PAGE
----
Apple Needs to Lead, Not Follow, On Hearing Loss Debate

Peter Burrows

One reason for Apple's loyal following, and its remarkable resurgence in recent years, is that it is more focused on addressing its customers' problems than many other companies. It can usually be counted on to take quick action, either proactively (say, by adding neat new features to its products that you never realized you needed, such as the MagSafe power adapter on the MacBook Pro) or reactively. For example, it won high marks last year by quickly responding to concerns from privacy experts about its ministore; within days, it had given iTunes users the ability to turn off the feature if they wished. And in recent days has shown its ability to deal with rising concerns about malware on the Mac.

Now, there's another issue in the news that Apple needs to take seriously--potential damage to hearing caused by earbuds. Massachusetts Congressman Edward Markey raised this as an area of concern in a letter to the National Institutes of Health in late January. Today, he made public a response from James Battey, director of the National Institute of Deafness and other Communication Disorders. The upshot: that while more research is needed, there's reason for concern that earbuds do more damage than traditional "ear-muff" style headphones to people who listen to their music too loudly.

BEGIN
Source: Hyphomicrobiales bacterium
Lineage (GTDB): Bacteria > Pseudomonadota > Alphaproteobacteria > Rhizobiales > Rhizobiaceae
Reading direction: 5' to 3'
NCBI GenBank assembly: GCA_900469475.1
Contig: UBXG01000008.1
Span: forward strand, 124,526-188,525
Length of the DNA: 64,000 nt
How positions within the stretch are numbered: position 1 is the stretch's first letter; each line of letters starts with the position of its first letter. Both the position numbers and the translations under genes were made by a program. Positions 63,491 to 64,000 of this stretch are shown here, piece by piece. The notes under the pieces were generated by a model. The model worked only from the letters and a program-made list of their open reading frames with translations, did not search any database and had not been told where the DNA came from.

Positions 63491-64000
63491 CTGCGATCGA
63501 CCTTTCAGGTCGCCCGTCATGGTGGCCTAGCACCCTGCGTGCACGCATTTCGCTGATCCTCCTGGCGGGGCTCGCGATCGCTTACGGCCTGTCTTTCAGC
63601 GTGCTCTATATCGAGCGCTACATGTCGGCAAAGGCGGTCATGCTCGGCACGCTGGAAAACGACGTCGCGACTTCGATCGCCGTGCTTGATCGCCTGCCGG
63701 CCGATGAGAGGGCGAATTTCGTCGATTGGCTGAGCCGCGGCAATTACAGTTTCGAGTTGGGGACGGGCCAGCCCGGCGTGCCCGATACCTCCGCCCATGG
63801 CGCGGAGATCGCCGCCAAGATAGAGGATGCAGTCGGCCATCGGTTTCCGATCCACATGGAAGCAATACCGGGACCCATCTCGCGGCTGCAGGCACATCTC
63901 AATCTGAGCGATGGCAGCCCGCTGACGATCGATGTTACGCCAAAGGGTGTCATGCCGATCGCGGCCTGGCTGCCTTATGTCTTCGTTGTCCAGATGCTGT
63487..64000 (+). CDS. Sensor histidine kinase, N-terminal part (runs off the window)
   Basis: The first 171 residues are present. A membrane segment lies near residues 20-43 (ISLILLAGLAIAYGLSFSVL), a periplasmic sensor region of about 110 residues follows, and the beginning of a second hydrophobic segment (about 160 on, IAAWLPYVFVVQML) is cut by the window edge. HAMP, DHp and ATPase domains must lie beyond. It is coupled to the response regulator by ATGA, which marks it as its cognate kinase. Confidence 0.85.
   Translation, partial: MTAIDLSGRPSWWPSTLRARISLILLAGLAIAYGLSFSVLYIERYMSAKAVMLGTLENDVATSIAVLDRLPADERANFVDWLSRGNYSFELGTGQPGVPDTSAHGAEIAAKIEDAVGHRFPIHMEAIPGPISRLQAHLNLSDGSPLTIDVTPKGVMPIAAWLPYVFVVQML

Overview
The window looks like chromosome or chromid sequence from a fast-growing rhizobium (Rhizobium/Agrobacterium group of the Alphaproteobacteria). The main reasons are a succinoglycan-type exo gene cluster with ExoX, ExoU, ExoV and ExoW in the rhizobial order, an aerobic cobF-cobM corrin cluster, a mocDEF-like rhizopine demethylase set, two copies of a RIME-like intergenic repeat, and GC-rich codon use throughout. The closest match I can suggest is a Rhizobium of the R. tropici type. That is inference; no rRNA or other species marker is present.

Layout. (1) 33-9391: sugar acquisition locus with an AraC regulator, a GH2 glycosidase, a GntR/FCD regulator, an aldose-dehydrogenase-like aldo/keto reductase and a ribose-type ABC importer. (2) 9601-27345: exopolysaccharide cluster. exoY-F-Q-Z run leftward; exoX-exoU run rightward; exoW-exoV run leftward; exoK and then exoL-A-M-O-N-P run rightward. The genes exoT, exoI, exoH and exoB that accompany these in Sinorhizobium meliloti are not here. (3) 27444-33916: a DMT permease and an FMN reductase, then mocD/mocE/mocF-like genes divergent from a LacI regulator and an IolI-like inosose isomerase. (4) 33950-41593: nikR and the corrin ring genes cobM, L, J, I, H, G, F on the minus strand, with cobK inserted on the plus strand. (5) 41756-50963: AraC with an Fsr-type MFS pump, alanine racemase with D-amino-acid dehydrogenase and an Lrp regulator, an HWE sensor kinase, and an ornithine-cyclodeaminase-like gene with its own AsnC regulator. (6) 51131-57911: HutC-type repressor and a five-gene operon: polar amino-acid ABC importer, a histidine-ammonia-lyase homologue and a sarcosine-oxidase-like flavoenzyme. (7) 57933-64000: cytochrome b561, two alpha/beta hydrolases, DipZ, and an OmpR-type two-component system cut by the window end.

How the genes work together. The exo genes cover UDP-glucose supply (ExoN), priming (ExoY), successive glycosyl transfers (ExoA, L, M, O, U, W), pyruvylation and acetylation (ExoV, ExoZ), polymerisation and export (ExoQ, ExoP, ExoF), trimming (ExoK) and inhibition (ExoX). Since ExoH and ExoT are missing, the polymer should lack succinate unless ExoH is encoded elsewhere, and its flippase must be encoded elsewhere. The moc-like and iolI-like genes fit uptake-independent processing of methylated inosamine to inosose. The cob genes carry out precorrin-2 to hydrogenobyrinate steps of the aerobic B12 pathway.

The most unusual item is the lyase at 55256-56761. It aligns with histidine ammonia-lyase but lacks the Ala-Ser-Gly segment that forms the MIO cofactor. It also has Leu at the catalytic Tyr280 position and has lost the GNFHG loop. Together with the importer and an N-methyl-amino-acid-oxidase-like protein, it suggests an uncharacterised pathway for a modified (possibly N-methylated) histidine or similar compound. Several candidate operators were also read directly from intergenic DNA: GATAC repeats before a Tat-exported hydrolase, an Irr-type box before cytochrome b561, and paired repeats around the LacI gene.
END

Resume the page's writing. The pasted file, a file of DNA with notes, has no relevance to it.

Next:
Of course, Apple is not the only company that makes portable music players, or that offers earbud-style headphones. And given that there's no conclusive data as yet, the company is under no obligation to respond. Indeed, the company could easily take the path chosen by most corporations--not acknowledge there's a problem or even a potential problem until it absolutely has to (For example, when's the last time you heard a cell-phone maker advise the public that their might be a link between cell-phone use and brain tumors?). Such a "caveat emptor" approach is made even more defensible by the fact that we're talking common sense, here. What kid hasn't already been lectured a hundred times about the danger of listening to their music too loudly?

Still, Apple is supposed to be different. And this issue is potentially far more important to its customers than a scratched iPod nano or a bit of malware. So far, it's PR staff is giving a "no comment." The company needs to do better than that, if only to show that it takes this topic seriously. It could publicly offer to work with the NIH or respected researchers to come up with the conclusive evidence that is now lacking. It could consider adding a few words to its marketing collateral, to educate customers about the debate. And of course it could proactively look into earbud designs that might minimize the risks.

Trying to get ahead of this issue is not just the right thing to do, but it's probably the pragmatic thing to do as well--because this one is not likely to go away. Now that so many millions of people--particularly young people--spend hours with their earbuds each week, the research will undoubtedly get done. If this potential health risk turns out to be an actual health risk, Apple will have helped itself by being ahead of the curve--both in terms of competitive positioning versus rivals, by limiting exposure to ambulence-chasing lawyers, and by giving its customers one more reason to remain loyal to the company.

Before it's here, it's on the Bloomberg Terminal.